Alice, you’re an excellent writer, and the details here are graphic, imaginative, and funny. Picturing a Chihuahua in a Henry VIII costume cracked me up, as did the idea of Mrs. Gow’s CEO “costume” (and why she would dress up her dog if she didn’t bother to get a costume herself is quite an interesting question). The give and take between the characters is original and cute, I like the idea of a best friend who has the hots for a pastor, and the props are easy to picture and often hilarious.
While each individual piece you’ve created is nicely detailed, when there are so many pieces getting nearly-equal emphasis, it’s like looking at an Impressionist painting through a microscope, rather than from across the room. All I can see is the separate dots – the details; I’m not getting any idea what the overall picture is supposed to represent. This is a case where detail doesn’t increase the impact of the story, it actually gets in the way.
Because you’ve lived with these characters for a while, and you’ve thought out the background which has brought them all together at the Halloween haunted house, you know exactly what’s going on. But your reader needs some help. I don’t have any idea which of these things will be important, so I’m trying to absorb them all – and that leaves me feeling tired, lost, and left out.
Give us a frame of reference. Let us identify with Isolde more closely, including more of her perspective so we see what she sees, rather than just seeing random details. Instead of having Mrs. Gow just appear, give us a clue about how she fits into things. Isolde knows – let her share that with us. Don’t just have the cowboy walk up – well, actually, he doesn’t walk up; the skewered bat simply appears out of nowhere, and then the cowboy starts talking, again with no introduction, and we don’t absolutely know that the two things are even connected. Give us some context, so we can begin to see the connections that you’re obviously seeing as you write.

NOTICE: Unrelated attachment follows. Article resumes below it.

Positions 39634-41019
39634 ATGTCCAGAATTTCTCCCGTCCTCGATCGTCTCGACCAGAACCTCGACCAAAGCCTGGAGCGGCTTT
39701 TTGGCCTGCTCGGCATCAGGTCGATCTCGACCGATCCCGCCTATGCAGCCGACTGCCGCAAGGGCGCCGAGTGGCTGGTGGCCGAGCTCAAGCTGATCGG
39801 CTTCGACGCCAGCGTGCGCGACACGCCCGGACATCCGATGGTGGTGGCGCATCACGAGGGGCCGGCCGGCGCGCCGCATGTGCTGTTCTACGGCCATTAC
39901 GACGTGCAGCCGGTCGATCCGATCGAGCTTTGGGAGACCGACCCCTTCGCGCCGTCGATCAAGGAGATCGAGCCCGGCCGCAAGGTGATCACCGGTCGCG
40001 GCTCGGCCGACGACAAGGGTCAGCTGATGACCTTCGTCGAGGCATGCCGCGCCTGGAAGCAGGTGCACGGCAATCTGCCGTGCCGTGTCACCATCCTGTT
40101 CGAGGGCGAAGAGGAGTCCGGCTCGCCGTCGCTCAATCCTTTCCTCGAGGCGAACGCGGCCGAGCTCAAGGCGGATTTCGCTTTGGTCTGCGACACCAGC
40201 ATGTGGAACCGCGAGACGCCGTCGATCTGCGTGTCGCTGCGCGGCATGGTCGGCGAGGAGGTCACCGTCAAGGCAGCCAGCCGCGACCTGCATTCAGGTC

7 responses

18 02 2009
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18 02 2009
Carly Carson


This sounds like a fun story, with lots of interesting characters. Bring on the cowboy!


18 02 2009


Thank you so much for such a positive crit! I can see exactly what you’re saying and ways to fix this chapter are already simmering in my head. You’re a gem to give your time to all of us nearly-theres. I’m off to pound my keyboard again.


19 02 2009
Leigh Michaels

I’m happy to know that it’s inspired you, Alice! Happy writing!

20 02 2009
Rachelle Chase

Alice, Leigh has hit the nail on the head with her comments for me. I love the originality of your opening – the Halloween fundraiser and all the scary toys they’re selling. The humor was fun, too. I especially loved the cowboy’s quips about CEOs and Henry the VIII coming down a few notches.

Great writing, a unique opening, wonderful pacing, dialogue, and action…Once you make the changes Leigh mentioned, I’d definitely keep reading!

20 02 2009


The opening paragraph made me laugh out loud. Fun stuff! I also say bring on the cowboy…he sounds like a lot of fun as well. 😉

22 02 2009

Rachelle, you made my day.

Carly and Julie, thank you.

*gets back to work*